In this guest post, David Willey, director and founder of Growth Tank & the Millennials Marketing Conference, says Aussie Gen Ys are becoming a far more sober bunch, shunning the traditional boozy night out and preferring cheaper, more mindful forms of entertainment instead…
Compared to generations above them, Millennials have a very different outlook on alcohol consumption in social situations. With a stronger focus on employment, health and saving money, sober socialising is the new trend embraced by mindful Millennials.
Reducing alcohol intake
The 2016 National Drug Strategy Household Survey reported that Millennials were consuming less alcohol than previous generations with many opting to abstain from alcohol or drink at low-risk levels. For those engaging in sober socialising, the reasons appear to revolve around maintaining their physical and mental health as opposed to removing alcohol due to drink problems.
The Millennial approach to sobriety
In a society that constantly promotes wellbeing, mindfulness and trendy health foods Millennials are pressured to maintain a nutritious and healthy diet. Giving up alcohol is simply an extension of clean eating.
Millennials are less inclined to socialise in bars or attend house parties thanks to the ease in which they can now communicate in group chats, predominantly via their smartphones. This saves time and money, hence reducing social drinking as conversation is initiated through text, also allowing for multi-tasking, which is vital for active Millennials.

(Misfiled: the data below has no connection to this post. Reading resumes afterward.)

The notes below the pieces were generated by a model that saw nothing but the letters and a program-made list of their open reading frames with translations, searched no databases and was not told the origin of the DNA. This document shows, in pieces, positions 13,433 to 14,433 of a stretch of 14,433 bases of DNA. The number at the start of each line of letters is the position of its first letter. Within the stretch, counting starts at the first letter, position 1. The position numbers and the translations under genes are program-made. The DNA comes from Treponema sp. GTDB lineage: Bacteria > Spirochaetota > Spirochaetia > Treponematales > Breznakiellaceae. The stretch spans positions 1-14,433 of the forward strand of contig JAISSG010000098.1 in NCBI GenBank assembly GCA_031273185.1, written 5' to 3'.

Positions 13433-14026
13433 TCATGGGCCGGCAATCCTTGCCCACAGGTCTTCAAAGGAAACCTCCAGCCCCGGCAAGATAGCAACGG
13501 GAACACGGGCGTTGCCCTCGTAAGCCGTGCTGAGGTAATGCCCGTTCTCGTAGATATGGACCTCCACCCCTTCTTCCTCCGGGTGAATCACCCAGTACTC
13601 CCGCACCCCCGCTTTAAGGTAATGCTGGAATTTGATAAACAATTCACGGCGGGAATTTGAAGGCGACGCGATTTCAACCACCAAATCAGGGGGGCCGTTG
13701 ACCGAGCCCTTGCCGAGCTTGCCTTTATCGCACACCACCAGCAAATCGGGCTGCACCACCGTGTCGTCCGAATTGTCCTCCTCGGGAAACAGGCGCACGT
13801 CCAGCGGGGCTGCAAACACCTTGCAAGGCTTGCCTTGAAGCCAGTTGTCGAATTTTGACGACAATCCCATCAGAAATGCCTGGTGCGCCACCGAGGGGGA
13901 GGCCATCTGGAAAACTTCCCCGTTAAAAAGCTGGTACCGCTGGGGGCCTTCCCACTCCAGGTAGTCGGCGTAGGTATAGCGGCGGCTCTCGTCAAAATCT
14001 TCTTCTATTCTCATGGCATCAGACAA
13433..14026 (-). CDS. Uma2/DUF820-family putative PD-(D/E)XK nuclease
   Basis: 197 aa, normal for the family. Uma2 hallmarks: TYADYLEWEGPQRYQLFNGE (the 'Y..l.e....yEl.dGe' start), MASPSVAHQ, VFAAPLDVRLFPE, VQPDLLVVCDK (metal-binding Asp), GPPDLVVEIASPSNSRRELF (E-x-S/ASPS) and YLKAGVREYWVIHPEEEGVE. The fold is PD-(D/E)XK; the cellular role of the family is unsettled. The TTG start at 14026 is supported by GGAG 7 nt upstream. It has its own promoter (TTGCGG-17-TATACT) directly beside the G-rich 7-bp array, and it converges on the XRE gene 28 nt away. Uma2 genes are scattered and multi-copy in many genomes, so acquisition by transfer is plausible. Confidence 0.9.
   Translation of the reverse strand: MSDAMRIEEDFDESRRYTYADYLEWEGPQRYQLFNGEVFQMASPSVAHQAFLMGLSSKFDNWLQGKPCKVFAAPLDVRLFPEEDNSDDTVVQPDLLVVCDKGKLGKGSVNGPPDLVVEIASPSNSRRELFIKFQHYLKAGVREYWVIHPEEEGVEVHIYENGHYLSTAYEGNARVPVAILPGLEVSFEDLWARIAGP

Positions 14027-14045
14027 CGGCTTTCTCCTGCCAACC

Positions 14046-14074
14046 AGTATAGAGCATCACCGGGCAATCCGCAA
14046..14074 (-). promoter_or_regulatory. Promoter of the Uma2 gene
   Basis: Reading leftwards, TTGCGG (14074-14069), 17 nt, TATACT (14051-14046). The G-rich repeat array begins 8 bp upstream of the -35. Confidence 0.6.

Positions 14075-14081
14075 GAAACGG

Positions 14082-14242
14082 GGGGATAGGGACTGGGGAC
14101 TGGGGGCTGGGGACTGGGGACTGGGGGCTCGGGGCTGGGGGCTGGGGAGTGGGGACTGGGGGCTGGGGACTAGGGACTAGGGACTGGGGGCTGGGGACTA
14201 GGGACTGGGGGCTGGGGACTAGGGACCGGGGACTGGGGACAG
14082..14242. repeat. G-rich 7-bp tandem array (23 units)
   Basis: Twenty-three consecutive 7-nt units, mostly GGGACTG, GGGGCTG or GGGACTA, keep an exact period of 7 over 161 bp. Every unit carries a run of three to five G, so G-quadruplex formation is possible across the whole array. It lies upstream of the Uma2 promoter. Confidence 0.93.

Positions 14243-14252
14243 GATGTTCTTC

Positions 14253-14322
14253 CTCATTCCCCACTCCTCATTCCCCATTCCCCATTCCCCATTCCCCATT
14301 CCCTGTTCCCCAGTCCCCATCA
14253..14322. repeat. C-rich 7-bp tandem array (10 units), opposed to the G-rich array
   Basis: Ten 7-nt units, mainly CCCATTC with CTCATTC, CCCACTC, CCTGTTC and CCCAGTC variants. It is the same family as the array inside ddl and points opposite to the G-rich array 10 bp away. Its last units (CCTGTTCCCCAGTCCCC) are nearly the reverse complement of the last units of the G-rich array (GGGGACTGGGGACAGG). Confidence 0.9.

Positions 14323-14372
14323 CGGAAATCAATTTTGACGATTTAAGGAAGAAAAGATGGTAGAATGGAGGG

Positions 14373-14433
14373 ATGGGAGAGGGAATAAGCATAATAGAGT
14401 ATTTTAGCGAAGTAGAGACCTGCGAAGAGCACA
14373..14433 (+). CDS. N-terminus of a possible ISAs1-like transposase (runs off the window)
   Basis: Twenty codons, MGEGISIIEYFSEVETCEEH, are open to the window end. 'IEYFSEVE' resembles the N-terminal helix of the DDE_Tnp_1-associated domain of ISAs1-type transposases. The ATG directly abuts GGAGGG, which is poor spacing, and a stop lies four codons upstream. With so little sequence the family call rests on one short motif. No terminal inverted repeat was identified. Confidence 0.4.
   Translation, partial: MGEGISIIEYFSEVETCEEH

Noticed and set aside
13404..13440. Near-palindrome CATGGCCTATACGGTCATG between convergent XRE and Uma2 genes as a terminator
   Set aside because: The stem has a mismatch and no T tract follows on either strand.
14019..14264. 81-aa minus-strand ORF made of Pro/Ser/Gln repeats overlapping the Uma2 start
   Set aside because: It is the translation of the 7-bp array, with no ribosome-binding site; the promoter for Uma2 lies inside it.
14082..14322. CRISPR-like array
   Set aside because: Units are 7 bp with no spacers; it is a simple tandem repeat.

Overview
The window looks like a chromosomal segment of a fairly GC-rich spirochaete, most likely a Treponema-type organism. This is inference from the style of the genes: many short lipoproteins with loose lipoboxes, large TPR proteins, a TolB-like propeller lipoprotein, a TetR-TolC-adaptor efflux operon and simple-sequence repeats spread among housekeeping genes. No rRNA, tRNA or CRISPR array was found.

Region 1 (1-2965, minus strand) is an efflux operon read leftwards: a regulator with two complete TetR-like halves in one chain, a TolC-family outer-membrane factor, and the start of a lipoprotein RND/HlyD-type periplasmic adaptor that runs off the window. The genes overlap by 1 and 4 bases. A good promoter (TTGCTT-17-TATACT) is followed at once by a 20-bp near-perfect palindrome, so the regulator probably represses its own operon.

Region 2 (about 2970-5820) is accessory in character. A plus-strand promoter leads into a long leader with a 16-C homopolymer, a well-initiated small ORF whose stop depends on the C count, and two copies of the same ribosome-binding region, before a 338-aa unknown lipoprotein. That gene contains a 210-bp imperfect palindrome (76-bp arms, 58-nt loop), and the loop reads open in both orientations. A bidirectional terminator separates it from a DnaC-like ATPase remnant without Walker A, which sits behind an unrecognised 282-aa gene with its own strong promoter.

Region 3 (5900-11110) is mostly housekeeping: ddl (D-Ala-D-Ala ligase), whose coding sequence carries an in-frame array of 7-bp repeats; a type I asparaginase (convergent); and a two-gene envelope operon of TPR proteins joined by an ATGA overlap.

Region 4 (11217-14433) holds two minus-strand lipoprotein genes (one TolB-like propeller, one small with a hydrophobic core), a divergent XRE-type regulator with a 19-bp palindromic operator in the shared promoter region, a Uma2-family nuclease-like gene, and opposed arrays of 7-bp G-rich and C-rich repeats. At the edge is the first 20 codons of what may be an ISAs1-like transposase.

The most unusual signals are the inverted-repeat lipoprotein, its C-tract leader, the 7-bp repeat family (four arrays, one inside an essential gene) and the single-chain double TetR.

As a career-focused generation, Millennials follow the motto “Work Hard, Play Later.” Keen to progress in the workplace and make good impressions, they spend more time prepping for work than lingering for last orders.
Social media influencing decisions
Millennials are permanently active on social media, forever updating their peers on their current activities, often through photo-sharing apps like Snapchat and Instagram. Healthy living is an intrinsic part of their identity, and Millennials waste no time authenticating this sober lifestyle through their social identities. Ranging from tasteful granola bowls and super smoothies to new sports apparel and a map of their 10-kilometre run, tracked using their fitness app.
According to a report by Heineken, self-awareness and staying in control are the main incentives for Millennials consuming less alcohol on nights out. The impact that a drunk photo could have on their carefully constructed online identities is enough of a reason to remain sober.